The President should advance ideas that work, and go to battle for them.
Today’s Joplin Globe featured a column by Robert Reich in which the former Clinton cabinet member scolds President Obama for not being bold enough in “spurring growth of jobs and wages.”
Saying that Obama is embracing ideas that appeal to Republicans, including “a corporate tax cut, accompanied by the closing of some corporate tax loopholes,” Reich makes the point that all economists this side of Sean Hannity are making:
Can we get real for a moment? Businesses don’t need more financial incentives. They’re already sitting on a vast cash hoard estimated to be upwards of $1.9 trillion… The problem isn’t on the supply side. It’s on the demand side. Businesses are reluctant to spend more and create more jobs because there aren’t enough consumers out there able and willing to buy what businesses have to sell… The reason consumers aren’t buying is consumers’ paychecks are dropping, adjusted for inflation.
Now, that’s a pretty standard analysis of the situation. Yet, mainly because of the fact that Republicans control the House and essentially control the Senate—the filibuster now gives the minority party veto power over everything—Obama can’t successfully act boldly to do what needs to be done.
Reich offers some ideas on how to solve the problem of the “continuing crisis on the demand side,” which includes:
♦ Exempt the first $20,000 of income from payroll taxes for a year.
♦ Create a WPA for the long-term unemployed.
♦ Allow distressed homeowners to declare bankruptcy on their primary residence, thereby giving them more clout with lenders to reorganize their mortgage loans.
♦ Lend federal money to (rather than bail out) states and cities that are now firing platoons of teachers, fire fighters, and other workers because state and local coffers are empty.
Of course, there is about the same chance of Newt Gingrich becoming president as there is of seeing the kinds of things Reich proposes getting passed through Congress. And part of the reason why is demonstrated by today’s editorial from the Joplin Globe, which—back to its usual conservative line—spurted the following falsehood:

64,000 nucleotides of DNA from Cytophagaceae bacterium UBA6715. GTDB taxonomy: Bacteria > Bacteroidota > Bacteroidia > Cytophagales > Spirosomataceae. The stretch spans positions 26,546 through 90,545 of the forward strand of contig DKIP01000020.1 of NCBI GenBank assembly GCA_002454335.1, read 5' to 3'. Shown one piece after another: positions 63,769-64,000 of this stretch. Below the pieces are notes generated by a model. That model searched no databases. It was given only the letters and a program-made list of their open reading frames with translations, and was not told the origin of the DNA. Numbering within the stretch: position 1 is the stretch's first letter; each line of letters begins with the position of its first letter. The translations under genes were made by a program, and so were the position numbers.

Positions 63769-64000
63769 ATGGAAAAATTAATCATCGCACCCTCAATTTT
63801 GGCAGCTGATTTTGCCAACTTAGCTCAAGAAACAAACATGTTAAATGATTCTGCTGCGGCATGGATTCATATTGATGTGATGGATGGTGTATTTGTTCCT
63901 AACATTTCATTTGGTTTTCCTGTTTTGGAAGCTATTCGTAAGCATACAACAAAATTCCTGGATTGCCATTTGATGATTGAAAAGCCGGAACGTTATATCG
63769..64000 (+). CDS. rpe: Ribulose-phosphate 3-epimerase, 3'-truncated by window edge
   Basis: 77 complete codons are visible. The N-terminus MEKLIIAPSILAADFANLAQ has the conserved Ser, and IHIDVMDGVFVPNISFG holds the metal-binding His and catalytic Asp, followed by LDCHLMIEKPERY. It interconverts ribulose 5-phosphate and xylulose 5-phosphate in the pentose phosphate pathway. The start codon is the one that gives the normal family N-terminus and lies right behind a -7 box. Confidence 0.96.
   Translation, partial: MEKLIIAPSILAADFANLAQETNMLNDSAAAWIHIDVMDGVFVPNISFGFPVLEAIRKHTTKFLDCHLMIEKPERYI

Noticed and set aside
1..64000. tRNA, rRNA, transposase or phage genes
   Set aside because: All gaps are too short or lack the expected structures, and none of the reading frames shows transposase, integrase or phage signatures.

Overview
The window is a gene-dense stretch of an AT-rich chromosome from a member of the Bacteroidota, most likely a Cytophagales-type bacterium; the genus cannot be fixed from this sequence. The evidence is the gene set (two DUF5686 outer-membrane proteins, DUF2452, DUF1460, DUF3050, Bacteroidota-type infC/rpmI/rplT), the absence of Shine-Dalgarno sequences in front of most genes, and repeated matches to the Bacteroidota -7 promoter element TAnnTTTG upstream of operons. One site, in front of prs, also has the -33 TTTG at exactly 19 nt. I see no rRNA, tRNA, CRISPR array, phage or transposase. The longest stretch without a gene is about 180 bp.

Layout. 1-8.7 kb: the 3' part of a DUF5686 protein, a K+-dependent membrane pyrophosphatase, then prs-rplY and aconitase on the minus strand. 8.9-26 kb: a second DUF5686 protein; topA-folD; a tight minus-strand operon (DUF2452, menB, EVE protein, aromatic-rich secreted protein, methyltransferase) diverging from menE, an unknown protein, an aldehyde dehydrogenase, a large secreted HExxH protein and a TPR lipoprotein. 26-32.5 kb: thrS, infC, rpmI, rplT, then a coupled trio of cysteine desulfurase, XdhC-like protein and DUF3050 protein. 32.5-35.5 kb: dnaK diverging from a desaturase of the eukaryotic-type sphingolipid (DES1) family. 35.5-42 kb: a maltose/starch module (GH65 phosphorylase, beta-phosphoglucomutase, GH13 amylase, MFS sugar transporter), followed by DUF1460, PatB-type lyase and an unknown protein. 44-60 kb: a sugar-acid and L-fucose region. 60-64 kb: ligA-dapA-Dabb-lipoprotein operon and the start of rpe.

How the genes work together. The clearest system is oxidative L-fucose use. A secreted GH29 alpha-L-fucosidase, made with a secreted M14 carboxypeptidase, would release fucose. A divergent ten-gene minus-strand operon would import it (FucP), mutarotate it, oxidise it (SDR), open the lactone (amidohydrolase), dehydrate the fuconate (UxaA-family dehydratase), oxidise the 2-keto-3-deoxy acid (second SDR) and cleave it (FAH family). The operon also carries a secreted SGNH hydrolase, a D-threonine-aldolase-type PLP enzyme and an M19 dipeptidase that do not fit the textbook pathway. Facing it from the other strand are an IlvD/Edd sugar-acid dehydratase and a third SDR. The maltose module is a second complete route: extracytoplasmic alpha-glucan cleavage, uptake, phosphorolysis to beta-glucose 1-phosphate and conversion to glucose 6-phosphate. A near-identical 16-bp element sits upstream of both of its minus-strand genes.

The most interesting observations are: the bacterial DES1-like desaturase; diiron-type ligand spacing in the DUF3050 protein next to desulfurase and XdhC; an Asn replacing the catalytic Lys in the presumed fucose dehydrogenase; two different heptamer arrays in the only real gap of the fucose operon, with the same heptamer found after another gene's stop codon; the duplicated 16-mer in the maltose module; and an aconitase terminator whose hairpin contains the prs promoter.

Voters have rejected the liberal approach to spend our way back to prosperity. That approach has not worked as the economy teeters on the edge and unemployment seems to be unsolvable, at least in the short term.
The stimulus bill passed in 2009 was a relatively moderate approach to the problem of a severely damaged economy and, thus, it had rather moderate results. But it did have results. Now that the money from the stimulus has mostly made its way through the economy, what we have is an obvious need for more short-term stimulus to keep the recovery going.
As was proved in 1937 here in America and in Japan in 1997 and as is being proved in the United Kingdom and Ireland and Greece and elsewhere in Europe today, cutting back government spending and emphasizing debt reduction in times like these is a recipe for stagnation, or worse.
Unfortunately, as Paul Krugman and others have pointed out, the Obama administration has bought into the idea that worry over deficits is more important than worry over jobs and wages. David Dayen notes that,
Republicans theorize that a deficit deal would increase confidence in the business sector and financial markets, spurring economic growth all by itself.
You hear that all the time from Republicans. Business hates uncertainty. Business needs confidence.
Someone noted that with Goolsbee leaving all of the big names surrounding economic policy are no longer economists but lawyers and people associated with Wall Street. And it is also telling that, with the Larry Summers editorial from the weekend, all of the economists you’d recognize who have left the administration are calling for more stimulus, while it is those there now calling for confidence.
Confidence it is, I suppose. A Democratic administration, in the face of a turtle-like economic recovery, with a game-changing election on the horizon, appears to be going the way of the timid, embracing the tried-and-failed economic theories of the Republican Party.
Perhaps the administration and fanatical Republicans in Congress can come up with a way for challenged consumers to spend that magical business confidence at the grocery store or at the appliance store or at the car dealership.